Procrastination, as we know, means willingly putting off until tomorrow what can be done today — sometimes against our better judgment. Psychosocial researchers call procrastination "preference reversal." We choose to do the thing we would rather do.
No matter what it's called, procrastination is part of the ADD experience. That doesn't mean we should beat ourselves up every time we do it. Our ability to focus and stay focused can't be turned on like a light switch. When we stare at a computer screen for 20 minutes, and can't get our words flowing, it's better to change our game plan and do a task that doesn't require our full attention. Putting off the task we planned on doing allows us to cross something else off our "to do" list, freeing up time to spend on the project we wanted to get done.
Here are some strategies for procrastinating the right way and getting more done:
Understand the Cause
Knowing what contributes to the cycle of unproductive procrastination can help you make better choices in using time efficiently. Tom found that, to make wise choices in using his time, he had to ask himself the reasons for his procrastination. Was he switching to a different activity because he couldn't stay focused, or was it because he feared he couldn’t do a good job or he didn't know how to start the project? We went through the list of things that could contribute to procrastination, and Tom found that his impulsive decision-making was causing it. Tom learned to slow down and think through his decision to switch gears when he chose to do something that wasn't a priority.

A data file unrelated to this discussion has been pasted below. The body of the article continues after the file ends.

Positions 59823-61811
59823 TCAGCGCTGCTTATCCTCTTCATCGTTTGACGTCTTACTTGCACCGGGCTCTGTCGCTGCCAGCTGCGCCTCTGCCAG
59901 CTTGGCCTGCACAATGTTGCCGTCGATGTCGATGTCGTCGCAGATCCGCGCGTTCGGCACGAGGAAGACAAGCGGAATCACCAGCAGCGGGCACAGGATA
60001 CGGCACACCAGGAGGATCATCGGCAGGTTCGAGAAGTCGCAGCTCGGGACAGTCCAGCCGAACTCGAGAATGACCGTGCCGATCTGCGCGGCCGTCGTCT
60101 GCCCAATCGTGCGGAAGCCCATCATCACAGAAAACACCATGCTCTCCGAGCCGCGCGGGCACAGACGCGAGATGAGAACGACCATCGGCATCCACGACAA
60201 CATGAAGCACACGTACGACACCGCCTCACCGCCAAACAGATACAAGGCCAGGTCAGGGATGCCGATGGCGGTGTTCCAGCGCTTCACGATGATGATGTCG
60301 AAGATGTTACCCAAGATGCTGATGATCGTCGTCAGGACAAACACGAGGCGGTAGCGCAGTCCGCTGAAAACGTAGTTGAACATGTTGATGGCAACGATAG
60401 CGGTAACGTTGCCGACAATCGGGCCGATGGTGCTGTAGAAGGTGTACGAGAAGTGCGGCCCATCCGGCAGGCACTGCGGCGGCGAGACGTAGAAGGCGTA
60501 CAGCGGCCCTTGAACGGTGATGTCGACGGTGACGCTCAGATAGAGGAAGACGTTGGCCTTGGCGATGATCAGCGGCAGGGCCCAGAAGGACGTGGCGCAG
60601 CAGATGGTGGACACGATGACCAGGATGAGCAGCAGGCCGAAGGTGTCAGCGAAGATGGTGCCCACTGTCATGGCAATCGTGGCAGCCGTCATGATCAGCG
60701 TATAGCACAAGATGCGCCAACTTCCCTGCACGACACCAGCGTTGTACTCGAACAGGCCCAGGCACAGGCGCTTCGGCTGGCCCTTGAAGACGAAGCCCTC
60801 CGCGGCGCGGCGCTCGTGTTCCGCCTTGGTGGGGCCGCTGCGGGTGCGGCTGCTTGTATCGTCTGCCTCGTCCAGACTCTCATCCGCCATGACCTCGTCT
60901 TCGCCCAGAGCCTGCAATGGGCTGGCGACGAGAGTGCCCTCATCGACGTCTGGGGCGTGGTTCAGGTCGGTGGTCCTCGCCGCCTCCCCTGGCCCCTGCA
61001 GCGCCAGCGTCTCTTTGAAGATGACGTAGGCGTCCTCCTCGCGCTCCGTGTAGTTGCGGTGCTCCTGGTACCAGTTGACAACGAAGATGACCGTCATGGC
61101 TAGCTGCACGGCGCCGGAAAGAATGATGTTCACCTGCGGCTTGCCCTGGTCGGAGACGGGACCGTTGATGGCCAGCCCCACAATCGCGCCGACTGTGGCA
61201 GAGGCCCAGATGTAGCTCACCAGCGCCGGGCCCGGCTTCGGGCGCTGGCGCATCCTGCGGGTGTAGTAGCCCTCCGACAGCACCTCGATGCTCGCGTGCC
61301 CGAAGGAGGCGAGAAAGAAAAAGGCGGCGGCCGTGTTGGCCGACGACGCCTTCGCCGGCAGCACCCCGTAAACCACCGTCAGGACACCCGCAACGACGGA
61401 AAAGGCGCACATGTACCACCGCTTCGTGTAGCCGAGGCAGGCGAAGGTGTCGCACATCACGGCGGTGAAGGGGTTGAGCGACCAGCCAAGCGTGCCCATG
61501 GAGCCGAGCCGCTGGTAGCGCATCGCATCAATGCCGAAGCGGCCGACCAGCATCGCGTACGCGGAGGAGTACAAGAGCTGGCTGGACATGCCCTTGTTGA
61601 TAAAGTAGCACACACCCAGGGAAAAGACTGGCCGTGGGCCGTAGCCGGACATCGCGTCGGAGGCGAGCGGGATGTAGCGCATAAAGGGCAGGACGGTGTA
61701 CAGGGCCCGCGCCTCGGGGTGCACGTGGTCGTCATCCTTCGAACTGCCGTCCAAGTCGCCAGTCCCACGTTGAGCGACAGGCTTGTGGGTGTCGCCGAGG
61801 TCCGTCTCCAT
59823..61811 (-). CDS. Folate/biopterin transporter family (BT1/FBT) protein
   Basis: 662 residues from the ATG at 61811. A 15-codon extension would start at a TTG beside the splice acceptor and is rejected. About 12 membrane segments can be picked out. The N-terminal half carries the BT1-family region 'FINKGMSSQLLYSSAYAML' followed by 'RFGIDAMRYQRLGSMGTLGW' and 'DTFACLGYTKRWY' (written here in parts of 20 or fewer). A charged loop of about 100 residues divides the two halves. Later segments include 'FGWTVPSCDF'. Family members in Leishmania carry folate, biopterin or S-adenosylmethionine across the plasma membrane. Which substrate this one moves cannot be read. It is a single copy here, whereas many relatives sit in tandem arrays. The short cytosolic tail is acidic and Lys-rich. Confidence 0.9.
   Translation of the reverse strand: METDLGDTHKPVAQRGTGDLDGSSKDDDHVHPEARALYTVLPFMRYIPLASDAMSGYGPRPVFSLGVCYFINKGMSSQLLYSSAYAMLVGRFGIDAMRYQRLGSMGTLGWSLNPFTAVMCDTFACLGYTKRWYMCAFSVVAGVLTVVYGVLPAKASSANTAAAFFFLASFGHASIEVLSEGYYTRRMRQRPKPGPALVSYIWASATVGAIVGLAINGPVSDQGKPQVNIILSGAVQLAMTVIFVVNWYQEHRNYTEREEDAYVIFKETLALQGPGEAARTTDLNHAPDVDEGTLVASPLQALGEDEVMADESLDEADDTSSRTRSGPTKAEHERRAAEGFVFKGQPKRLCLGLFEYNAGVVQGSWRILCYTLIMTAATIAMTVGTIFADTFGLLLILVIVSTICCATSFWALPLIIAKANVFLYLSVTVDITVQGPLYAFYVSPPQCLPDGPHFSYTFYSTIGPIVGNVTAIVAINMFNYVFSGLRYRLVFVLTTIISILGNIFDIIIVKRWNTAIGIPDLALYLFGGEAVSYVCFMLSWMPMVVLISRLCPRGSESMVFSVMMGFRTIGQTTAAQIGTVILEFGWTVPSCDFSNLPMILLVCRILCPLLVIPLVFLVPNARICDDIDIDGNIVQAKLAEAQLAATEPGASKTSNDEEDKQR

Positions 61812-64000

Set the Table
Accept the fact that there will be times when you are unable to concentrate. This will leave wiggle room for those days when productive procrastination to do a mindless task is a better choice than struggling to work on a priority. Susan found that tasks that require her full attention were better planned for the morning, not the afternoon, when her meds were wearing off. She also discovered that "tying up loose ends" and getting mindless tasks done in the afternoon helped her set the stage to get focused the next morning.
Jake figured out that clearing his desk the night before starting a writing project prevented his being distracted by clutter. After he cleaned up, he got things done.
When we can't focus on a task, we get confused about how to make good use of our time. Heather, an energetic working mom, solves this dilemma by asking herself, "What is the healthiest choice I can make?" She knows that lack of exercise leads to lethargy and inefficiency, so she goes for a walk. Gary squeezes in some extra meditation time at his desk at work, knowing that the positive benefits of being relaxed help him interact with his team members effectively. Tonya feels better about tackling projects when she cleans out her e-mail inbox first.
Be Slow to Switch Gears
Make your best effort to stay focused for at least 20 minutes before you choose to switch gears. Sometimes it takes that long for our mind chatter to quiet down. If you are still as scattered afterward, do something else to use your time productively.
This article appears in the Spring 2013 issue of ADDitude.
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